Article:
any of its administrators or medical or other committees to
revoke, suspend, restrict, or condition a physician’s privilege
to practice or treat patients in the institution, or as part of the
organization, any denial of privileges, or any other disciplinary
action. The institution or organization shall also report the
resignation of any physicians prior to the conclusion of any
disciplinary proceeding, or prior to the commencement of
formal charges but after the physician had knowledge that
formal charges were contemplated or in preparation. Each
report made under this subdivision must state the nature of the
action taken, state in detail the reasons for the action, and
identify the specific patient medical records upon which the
action was based.
Minn. Stat. § 147.111, subd. 2. Minnesota immunizes health-care institutions from civil
liability for these duties. Minn. Stat. § 147.121, subd. 1 (“Any person, health care facility,
business, or organization is immune from civil liability . . . for submitting a report to the
board pursuant to section 147.111 or for otherwise reporting to the board violations or
alleged violations of section 147.091.”). Here, Dr. Said alleges only that Mayo reported
his resignation, which occurred during an investigation into allegations of misconduct.
Am. Compl. ¶¶ 126, 175. Dr. Said’s summary-judgment brief neither expands on this
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theory nor offers any reason why Mayo’s report does not fall within § 147.121’s grant of
In Count VIII of his Amended Complaint, Dr. Said asserts a retaliation claim under
the Minnesota Whistleblower Act, Minn. Stat. § 181.392.
“An employer shall not
discharge, discipline, threaten, otherwise discriminate against, or penalize an employee
regarding the employee’s compensation, terms, conditions, location, or privileges of
employment because: . . . the employee, . . . in good faith, reports a violation, suspected
violation, or planned violation of any federal or state law or common law or rule adopted
pursuant to law to an employer . . . .” Minn. Stat. § 181.932, subd. 1. Courts analyze
Whistleblower Act retaliation claims as they analyze MHRA claims. See Wood v. SatCom
Mktg., LLC, 705 F.3d 823, 828–29 (8th Cir. 2013). Absent direct evidence of retaliatory
animus, a prima facie case of retaliation under § 181.392 requires showing “(1) statutorilyprotected conduct by the employee; (2) adverse employment action by the employer; and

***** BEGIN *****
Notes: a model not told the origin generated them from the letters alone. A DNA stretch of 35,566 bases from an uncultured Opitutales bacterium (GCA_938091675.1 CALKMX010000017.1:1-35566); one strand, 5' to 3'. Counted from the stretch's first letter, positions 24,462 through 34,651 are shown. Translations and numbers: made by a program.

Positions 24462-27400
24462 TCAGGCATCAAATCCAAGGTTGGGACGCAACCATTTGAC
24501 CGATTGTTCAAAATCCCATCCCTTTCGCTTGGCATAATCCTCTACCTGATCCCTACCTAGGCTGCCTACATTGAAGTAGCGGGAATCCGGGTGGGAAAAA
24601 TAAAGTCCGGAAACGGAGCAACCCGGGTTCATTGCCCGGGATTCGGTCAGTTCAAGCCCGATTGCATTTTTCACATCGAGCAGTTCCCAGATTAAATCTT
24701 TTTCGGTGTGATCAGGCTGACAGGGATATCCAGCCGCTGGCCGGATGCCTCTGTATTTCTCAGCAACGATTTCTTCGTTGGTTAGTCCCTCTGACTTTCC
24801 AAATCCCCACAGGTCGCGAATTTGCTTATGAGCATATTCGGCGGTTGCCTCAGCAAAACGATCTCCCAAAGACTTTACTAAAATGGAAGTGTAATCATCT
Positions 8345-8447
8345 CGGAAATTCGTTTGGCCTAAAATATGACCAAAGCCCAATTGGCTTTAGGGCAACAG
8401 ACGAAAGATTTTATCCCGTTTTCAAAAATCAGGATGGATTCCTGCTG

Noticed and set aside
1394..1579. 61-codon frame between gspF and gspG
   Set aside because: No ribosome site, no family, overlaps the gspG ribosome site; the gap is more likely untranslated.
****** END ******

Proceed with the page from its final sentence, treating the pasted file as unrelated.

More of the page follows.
(3) a causal connection between the two.” Cokley v. City of Otsego, 623 N.W.2d 625, 630
(Minn. Ct. App. 2001) (quoting Hubbard v. United Press Int’l, Inc., 330 N.W.2d 428, 444
Dr. Said asserts two theories of retaliation under the Minnesota Whistleblower Act,
but neither theory is trial worthy. Dr. Said’s first theory repeats his MHRA reprisal
theory—i.e., that Mayo retaliated against him for the discrimination reported in his
lawyer’s October 2018 letter. Mem. in Opp’n at 37. This theory fails for the same reasons
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Dr. Said’s MHRA reprisal claim fails.5 See supra Part II(B); see also Miller v. Bd. of
Regents of Univ. of Minn., No. A18-2140, 2019 WL 4164898, at *3–4 (Minn. Ct. App.
Sept. 3, 2019).
Dr. Said’s second theory is that Mayo retaliated against him for a complaint lodged
by Rachael Johnson, Dr. Said’s medical secretary and scheduler, that Dr. Dearani violated
the Health Insurance Portability and Accountability Act of 1996 (“HIPAA”) when Dr.
Dearani discussed Dr. Said’s “prognosis” and “timeline for recovery” with the surgeon
who performed surgery on Dr. Said’s hand following his October 2017 auto accident. Said
Decl. ¶¶ 17–18; Dearani Dep. 146. Dr. Said posits that Mayo retaliated when he returned
to work by (1) forcing him to sign the Coaching Memo on December 4, and (2) taking
“adverse retaliatory actions throughout 2018, culminating in the unjustifiable
recommendation to terminate [his] employment and not provide him the ‘termination
extension’ granted to [Dr.] Maltais.” Mem. in Opp’n at 37–38.
Though circumstantial evidence may suffice, an inference of causation “must be
reasonably supported by the available evidence; sheer speculation is not enough.”